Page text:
HERE’S some good news that passed unnoticed late last year — our official statistics reveal that for the past decade there’s been no increase in women being abused by their partners. That was the story that dropped through the cracks when the Australian Bureau of Statistics announced the results of its 2016 Personal Safety Survey last November.
Most media failed to report that fact, highlighting instead the few areas where violence against women still shows some slight increase — like sexual harassment and abuse.
Somehow it also went unnoticed that the big news in the latest survey results was all about men. The Bureau’s figures reveal that since 2005 the proportion of men reporting violence in the last year from their current partners has risen more than fivefold while those experiencing emotional abuse have more than doubled.
The amount of men reporting violence from their current partners is increasing.
These results emerged despite efforts to encourage more female victims to disclose by using only female interviewers to conduct the latest survey — a move which required Gillian Triggs at the Human Rights Commission to give the nod to this discriminatory move. But surprisingly it ended up revealing the true extent of women’s violence against men.
No one really knows whether more men are being abused or whether men are now more willing to admit to being victims but, as my latest YouTube video shows, women’s role in family violence is emerging more clearly.
Every third victim of intimate partner violence is a male. Almost half the people being emotionally abused by their partners are male. The biggest leap in sexual harassment over the past five years involves men being harassed by women.
The complexities of family violence revealed in these latest statistics fall in line with more than 40 years of international research showing domestic violence isn’t just about dangerous men terrorising their families.
More than 1700 peer reviewed papers show that children growing up in violent homes usually witness their parents having a go at one another rather than dad being the villain.
Men’s strength means violence against their partners is more likely to have serious consequences.
Of course it’s undeniable that men’s strength means violence against their partners is more likely to have serious consequences. It’s shocking that a woman is killed through domestic homicide almost every week in this country and it is critical we make every effort to protect women in those circumstances.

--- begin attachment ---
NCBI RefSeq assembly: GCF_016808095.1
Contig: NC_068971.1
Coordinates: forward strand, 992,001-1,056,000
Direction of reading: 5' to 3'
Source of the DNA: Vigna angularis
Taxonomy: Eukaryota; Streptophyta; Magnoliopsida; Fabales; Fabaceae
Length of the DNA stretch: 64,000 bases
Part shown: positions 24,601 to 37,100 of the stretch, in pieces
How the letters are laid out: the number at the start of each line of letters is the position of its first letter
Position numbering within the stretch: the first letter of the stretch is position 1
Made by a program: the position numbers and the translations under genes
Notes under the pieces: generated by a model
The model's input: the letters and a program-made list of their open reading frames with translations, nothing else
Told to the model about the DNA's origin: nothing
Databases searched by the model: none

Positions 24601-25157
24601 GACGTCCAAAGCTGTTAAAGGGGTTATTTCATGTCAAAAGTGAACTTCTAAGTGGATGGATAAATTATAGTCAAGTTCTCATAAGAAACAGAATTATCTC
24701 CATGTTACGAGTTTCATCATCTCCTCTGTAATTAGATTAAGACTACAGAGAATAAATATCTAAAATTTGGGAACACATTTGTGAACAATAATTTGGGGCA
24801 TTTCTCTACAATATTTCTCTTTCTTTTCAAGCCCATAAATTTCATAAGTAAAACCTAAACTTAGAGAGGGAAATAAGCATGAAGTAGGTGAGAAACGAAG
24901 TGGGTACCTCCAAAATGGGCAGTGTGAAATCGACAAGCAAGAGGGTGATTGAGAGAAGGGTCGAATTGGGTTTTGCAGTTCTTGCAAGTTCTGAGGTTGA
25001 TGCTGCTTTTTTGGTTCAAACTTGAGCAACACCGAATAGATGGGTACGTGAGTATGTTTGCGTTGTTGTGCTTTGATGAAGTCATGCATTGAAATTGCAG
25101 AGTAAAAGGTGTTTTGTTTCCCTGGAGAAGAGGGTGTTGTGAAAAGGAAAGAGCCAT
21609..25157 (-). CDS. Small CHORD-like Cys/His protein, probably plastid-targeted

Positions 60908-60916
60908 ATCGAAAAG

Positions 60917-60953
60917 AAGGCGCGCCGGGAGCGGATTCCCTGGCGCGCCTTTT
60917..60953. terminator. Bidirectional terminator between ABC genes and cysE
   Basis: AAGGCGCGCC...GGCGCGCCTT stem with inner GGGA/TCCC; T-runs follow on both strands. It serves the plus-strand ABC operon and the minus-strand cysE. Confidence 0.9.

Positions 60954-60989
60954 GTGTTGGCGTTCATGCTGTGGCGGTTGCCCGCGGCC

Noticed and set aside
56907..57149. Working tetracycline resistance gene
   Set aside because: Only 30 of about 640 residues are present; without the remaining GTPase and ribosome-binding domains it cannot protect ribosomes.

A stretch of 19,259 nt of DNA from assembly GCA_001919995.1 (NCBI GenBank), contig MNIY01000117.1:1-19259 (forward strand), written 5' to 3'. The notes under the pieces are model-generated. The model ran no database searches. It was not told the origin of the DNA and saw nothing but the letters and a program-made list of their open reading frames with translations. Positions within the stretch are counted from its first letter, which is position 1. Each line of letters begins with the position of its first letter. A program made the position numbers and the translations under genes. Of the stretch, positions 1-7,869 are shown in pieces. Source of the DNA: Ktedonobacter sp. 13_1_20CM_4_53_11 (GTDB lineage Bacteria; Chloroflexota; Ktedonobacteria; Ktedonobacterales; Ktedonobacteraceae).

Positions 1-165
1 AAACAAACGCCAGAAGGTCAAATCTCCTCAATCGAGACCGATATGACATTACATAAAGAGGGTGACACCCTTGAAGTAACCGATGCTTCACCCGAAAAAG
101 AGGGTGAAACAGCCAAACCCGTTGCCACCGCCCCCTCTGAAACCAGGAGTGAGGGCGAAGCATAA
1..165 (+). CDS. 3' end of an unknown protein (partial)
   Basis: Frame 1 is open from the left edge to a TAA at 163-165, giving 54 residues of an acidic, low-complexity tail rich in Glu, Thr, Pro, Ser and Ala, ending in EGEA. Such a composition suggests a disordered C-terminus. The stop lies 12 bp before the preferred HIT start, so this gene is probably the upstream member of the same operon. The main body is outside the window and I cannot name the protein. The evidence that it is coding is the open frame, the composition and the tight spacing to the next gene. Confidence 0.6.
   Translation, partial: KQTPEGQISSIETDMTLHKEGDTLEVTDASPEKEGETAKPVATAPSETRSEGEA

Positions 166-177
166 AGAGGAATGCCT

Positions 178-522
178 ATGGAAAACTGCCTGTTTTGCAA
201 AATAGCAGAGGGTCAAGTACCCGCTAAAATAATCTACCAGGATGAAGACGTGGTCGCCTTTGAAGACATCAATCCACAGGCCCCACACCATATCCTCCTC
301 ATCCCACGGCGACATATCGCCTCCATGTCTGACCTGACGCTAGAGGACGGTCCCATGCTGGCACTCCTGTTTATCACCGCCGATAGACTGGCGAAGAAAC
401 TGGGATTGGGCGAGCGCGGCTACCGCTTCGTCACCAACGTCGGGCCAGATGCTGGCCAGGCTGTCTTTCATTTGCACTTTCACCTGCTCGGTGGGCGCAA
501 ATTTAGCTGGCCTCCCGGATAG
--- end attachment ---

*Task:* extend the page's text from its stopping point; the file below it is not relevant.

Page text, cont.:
But the latest homicide figures from the Australian Institute of Criminology show that domestic homicide results in one man being killed every 10 days. Women are more likely to use weapons in domestic abuse, hence their violence can also be lethal but few of the 75 males killed in the most recent domestic homicide incidents (2012-2014) attracted the media attention given to female victims.
Naturally police know all about dangerous women. Listen to this member of the Victorian police force who is trying to protect her granddaughter from a violent mother: “Everyone in the job will tell you they see plenty of violent women in the homes we’re called out to; drug addicts, angry drunks, women with mental problems. Kids hiding not just from dads but from vicious mums. Yet often cops will take the woman’s side without question and ignore male victims.”
That’s policy in Australia as we see when politicians talk publicly about domestic violence. Domestic violence is simply about “respect for women” Malcolm Turnbull intones as he boasts of spending hundreds of millions of dollars on a one-sided approach to the problem.
Men and boys are being demonised when the issue is much more complex. Picture: file photo
The federal government has recently been re-running that TV campaign showing a boy slamming a door in a girl’s face, advertising which demonises men and boys and denies the complex issues underpinning the problem: poverty, drug and alcohol abuse, mental illness and children witnessing violence from both parents.
Thousands of bureaucrats are employed to defend the one-eyed policy on this issue. Mention the inconvenient truth revealed in the latest Safety Survey results and they’ll deny that the survey represents the true picture on domestic violence in this country. They’ll offer statistics showing growing numbers of police reports and deny these figures are artificially inflated by women obtaining AVOs to gain strategic advantage in family court battles, as publicly acknowledged by retiring judge David Collier from the Parramatta Family Court. Plus police reports now reflect the ever-expanding definition of domestic violence including threats of abuse and “economic” violence.
Yes, the Personal Safety Survey provides the “most comprehensive data on prevalence of violence” in this country, a squirming bureaucrat told David Leyonhjelm last year in a senate committee. The bureaucrats being questioned by Senator Leyonhjelm have failed to produce any proper evidence that fighting domestic violence is all about “respect for women”.
With official data now there to prove them wrong perhaps it’s time to seriously lobby for help for all victims, including support for men and their children seeking to escape women’s violence.
Bettina Arndt is a social commentator and YouTube vlogger.